A team of NIU students put their classroom knowledge to the test during the inaugural AMITA Health Design Challenge held last month at Arlington International Racecourse.
“Everyone learns when they can apply classroom knowledge to a real-world situation,” said Renique Kersh, associate vice provost for Engaged Learning and Office of Student Engagement and Experiential Learning director. “It is experiences like the AMITA challenge that not only challenge students to solve an important societal issue, but it also teaches them the importance of bringing diverse perspectives to the table.”
The two-day design challenge was aimed at generating ideas to improve the health of our nation’s aging population. The NIU team of Oluseun Taiwo, Jarin Tasnim, Michael Potoniec and Mi Chen was one of a dozen representing area colleges and universities.
The students arrived Saturday morning and took part in a series of activities that included workshops and mentoring sessions aimed at generating ideas to improve seniors’ health.
“They were put into a situation where they could not sleep for 24 hours and had to use every resource available to them in order to come up with a solution,” Kersh said. “That’s real. Sometimes we don’t have weeks to prepare. Experiences that teach us learned resourcefulness and those that require us to rely on the contributions of others often lead to personal growth.”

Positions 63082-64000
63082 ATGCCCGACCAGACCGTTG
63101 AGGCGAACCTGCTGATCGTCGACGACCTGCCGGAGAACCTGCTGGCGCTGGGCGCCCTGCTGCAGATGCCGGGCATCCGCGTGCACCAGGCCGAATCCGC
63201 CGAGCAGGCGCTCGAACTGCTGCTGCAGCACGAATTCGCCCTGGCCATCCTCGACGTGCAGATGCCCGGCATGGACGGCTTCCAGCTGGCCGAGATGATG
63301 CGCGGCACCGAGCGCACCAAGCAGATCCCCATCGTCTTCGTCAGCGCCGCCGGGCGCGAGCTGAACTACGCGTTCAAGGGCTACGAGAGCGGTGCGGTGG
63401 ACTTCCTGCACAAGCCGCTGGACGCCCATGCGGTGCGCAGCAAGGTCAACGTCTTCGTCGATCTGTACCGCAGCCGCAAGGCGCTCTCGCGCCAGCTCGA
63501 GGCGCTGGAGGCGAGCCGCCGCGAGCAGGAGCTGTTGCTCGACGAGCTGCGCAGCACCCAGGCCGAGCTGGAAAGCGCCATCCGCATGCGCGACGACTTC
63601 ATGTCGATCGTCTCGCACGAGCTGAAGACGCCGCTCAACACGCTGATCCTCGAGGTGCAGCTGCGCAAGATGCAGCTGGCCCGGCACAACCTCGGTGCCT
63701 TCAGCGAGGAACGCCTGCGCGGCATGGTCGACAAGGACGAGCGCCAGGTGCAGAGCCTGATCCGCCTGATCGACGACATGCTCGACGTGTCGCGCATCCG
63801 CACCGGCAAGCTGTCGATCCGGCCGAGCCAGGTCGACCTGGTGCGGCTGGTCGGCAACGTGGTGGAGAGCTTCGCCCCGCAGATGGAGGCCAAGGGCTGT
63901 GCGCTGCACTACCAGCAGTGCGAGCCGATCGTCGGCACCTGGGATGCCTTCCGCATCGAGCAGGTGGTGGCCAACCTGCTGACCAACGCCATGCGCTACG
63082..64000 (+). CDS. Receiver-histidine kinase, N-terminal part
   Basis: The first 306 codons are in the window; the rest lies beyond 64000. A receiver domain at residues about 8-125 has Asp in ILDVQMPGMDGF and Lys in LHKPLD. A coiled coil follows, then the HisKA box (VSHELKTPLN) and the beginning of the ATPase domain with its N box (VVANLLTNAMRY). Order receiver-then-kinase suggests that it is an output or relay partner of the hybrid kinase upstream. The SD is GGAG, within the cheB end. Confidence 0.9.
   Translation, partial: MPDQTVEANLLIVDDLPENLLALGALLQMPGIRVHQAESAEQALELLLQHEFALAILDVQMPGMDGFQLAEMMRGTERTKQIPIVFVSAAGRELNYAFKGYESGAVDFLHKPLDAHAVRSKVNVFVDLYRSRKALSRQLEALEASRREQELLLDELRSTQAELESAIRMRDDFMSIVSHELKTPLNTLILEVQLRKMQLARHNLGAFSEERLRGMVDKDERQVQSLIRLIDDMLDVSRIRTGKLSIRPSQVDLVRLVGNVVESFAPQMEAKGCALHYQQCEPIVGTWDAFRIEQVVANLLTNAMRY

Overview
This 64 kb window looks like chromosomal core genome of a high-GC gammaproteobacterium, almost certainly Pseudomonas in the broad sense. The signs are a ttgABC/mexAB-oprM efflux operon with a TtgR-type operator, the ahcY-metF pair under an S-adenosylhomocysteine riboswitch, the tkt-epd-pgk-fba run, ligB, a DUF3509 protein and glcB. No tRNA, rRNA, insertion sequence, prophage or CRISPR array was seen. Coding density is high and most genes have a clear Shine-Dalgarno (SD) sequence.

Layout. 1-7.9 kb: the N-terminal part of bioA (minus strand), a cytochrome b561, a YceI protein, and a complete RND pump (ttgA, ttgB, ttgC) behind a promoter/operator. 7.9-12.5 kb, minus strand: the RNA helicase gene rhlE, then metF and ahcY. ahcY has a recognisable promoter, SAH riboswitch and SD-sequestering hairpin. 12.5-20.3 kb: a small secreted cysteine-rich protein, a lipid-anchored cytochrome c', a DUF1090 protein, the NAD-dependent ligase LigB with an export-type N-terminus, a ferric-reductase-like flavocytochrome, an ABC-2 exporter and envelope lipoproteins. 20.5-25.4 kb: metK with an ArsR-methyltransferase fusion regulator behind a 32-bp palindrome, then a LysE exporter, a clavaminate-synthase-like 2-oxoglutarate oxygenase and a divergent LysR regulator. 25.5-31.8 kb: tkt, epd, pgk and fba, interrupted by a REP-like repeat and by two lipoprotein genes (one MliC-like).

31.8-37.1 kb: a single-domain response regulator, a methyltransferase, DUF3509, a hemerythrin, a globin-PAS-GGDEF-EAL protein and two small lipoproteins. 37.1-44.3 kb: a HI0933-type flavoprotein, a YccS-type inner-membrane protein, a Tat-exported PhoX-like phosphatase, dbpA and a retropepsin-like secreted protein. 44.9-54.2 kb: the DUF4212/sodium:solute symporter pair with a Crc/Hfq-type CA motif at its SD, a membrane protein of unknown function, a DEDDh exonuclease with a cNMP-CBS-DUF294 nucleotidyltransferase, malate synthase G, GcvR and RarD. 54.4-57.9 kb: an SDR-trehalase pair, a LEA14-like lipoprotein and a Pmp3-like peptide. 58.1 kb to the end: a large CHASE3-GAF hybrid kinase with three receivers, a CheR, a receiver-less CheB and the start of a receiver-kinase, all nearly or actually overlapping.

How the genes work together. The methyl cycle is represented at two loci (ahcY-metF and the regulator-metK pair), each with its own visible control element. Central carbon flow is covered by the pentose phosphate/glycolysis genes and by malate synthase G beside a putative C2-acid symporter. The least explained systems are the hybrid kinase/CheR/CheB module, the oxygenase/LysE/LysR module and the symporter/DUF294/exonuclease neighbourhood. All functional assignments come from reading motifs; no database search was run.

Kersh said the more students can engage in experiences like this, the better prepared they will be to be leaders and scholars in their field. And while the NIU team did not advance to the finals, they won in other ways.
“Students were able to gain confidence in their ability to tackle an important issue and they not only learned from the others on the team, but that they learned from their competitors,” Kersh said. “Even without winning the cash prize, the students win the knowledge and experience gained and that is a big deal.”